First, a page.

Trauma-Focused Psychotheraphy after a Trial of Medication for Chronic PTSD: Pilot Observations*

By Marshall, Randall D.; Carcamo, Jaime H. et al. | American Journal of Psychotherapy, January 1, 2003 | Go to article overview

Trauma-Focused Psychotheraphy after a Trial of Medication for Chronic PTSD: Pilot Observations*


Marshall, Randall D., Carcamo, Jaime H., Blanco, Carlos, Liebowitz, Michael, American Journal of Psychotherapy


Background: To date, all clinical trials using a single therapeutic modality (psychotherapy or pharmacotherapy) have found that even the best validated treatments for adults with chronic Posttraumatic Stress Disorder (PTSD) leave a substantial proportion of patients with disabling residual symptoms. Method: We reviewed the treatment course of three research patients with PTSD who received trauma-focused psychotherapy after experiencing a partial response to medication. Structured diagnostic interviews, validated symptom measures, and standardized treatment approaches were used to assess treatment response. Results: all patients partially benefited from medication treatment, and the degree of benefit varied substantially. Also, all patients experienced an additional reduction in PTSD symptoms after a time-limited course of prolonged exposure therapy (PE). This finding differs from anecdotal observations among U.S. War veterans and has never been documented systematically among civilian adults with chronic PTSD. Conclusion: Maximizing treatment outcome in adults with chronic PTSD may require additional psychotherapy after a partial medication response, and further study is warranted.

INTRODUCTION

Recent large multi-center trials have confirmed earlier reports that the SSRIs are effective for the core symptoms of chronic PTSD in noncombat-related trauma populations (1-4). However, these and other pharmacotherapy trials also suggest that full resolution of PTSD symptoms is rare after SSRI treatment alone (5). For example, Connor et al. (2) examined this question directly in a 12-week trial of fluoxetine (N = 27) vs. placebo (N = 26) by identifying individuals with high end-state functioning at treatment completion. High end-state function was defined by very low scores on the Davidson Trauma Scale, TOP-8 (6) and the Sheehan Disability Scale (7). Eleven (41%) fluoxetine-treated patients met these criteria, compared to 1 (4%) placebo-treated patients, demonstrating that 60% of the sample remained symptomatic after fluoxetine treatment.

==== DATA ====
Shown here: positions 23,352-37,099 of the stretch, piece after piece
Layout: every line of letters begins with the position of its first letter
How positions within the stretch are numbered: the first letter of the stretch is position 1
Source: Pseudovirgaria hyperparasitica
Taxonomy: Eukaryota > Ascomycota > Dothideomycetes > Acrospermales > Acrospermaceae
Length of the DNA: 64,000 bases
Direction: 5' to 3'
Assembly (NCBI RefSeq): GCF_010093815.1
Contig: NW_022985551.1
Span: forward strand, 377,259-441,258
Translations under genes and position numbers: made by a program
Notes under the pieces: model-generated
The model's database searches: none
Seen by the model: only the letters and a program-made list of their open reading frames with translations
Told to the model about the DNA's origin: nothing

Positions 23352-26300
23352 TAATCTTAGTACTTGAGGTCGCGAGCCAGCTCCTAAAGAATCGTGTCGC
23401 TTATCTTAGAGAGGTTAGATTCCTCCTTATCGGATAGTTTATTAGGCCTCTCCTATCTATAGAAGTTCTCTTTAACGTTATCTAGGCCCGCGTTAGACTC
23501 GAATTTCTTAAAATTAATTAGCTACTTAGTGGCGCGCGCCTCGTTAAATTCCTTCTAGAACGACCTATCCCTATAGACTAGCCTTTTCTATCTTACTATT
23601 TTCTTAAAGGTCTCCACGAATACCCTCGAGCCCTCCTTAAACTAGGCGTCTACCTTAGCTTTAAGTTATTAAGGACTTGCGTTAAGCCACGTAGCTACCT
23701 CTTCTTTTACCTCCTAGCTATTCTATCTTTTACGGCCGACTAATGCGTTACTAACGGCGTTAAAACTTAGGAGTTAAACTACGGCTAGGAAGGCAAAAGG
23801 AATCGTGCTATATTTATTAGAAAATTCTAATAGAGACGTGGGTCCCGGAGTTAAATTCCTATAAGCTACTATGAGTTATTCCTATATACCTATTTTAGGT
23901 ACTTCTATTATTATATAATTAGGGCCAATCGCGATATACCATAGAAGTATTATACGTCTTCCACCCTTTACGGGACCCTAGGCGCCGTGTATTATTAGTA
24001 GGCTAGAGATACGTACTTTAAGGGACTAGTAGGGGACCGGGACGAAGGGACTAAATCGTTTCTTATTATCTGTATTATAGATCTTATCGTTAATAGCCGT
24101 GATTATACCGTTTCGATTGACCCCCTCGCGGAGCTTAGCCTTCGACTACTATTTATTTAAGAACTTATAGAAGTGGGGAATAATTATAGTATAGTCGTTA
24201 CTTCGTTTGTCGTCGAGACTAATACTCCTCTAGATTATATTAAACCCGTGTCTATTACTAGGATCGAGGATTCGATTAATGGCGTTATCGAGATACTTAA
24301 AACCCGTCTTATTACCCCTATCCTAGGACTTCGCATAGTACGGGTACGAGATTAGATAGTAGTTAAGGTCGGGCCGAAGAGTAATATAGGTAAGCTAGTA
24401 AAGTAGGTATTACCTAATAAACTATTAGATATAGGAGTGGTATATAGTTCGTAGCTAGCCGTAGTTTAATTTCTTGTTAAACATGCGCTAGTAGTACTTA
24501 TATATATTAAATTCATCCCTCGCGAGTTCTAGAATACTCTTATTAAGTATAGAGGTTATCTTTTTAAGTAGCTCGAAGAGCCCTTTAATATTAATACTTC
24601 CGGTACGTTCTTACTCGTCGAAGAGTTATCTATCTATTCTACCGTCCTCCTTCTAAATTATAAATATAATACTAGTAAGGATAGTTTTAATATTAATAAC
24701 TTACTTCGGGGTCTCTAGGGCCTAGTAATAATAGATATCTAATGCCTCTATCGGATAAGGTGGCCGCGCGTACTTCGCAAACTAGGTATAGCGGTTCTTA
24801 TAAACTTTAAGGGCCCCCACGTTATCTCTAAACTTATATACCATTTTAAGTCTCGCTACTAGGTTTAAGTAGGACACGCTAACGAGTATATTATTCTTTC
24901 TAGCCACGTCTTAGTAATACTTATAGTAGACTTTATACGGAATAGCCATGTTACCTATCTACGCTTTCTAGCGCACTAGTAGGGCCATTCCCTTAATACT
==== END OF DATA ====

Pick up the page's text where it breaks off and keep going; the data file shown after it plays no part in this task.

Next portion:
In a multi-center randomized clinical trial of sertraline vs. placebo in adults with chronic PTSD (N = 187), the mean score at study completion was 43 (standard deviation 28.1) on the Clinician Administered PTSD Scale (CAPS) (8) after 10 weeks of treatment, demonstrating persistence on average of a moderate degree of residual symptomatology (1).

Finally, in the largest medication trial to date, using paroxetine (N = 551), only approximately one third of adults with chronic PTSD achieved high end-state remission (defined as a CAPS score <20) on either 20 mg daily or 40 mg daily (3).

Trauma-focused psychotherapy trials have yielded similar results. Full resolution of PTSD symptoms after an effective and well-validated psychotherapy, such as prolonged exposure (PE), also occurs only in a minority of patients (5). A recent randomized clinical trial examined the relative efficacy in 96 female assault victims with PTSD of nine sessions of prolonged exposure (PE), stress inoculation training (SIT), their combination, versus a wait-list group (9). At completion of the trial there were no significant differences between active treatments, and all were superior to wait-list. In the intent-to-treat sample, high end-state functioning, defined by the authors as scores on the Posttraumatic Stress Symptoms-Interview (PSS-I<20) (10), State-Trait Anxiety Inventory (STAI-S <40) (11), and the Beck Depression Inventory (BDI < 10) (12), was only achieved by 52% of individuals receiving Prolonged Exposure (PE), 31% receiving Stress Inoculation Training (SIT), 27% receiving both treatments, and 0% of those in the wait-list. Although the authors had hypothesized that a combination of two psychotherapies might enhance outcome, in fact the combination of PE and SIT resulted in reduced outcome, perhaps because not as much time could be devoted to the exposure-based techniques.

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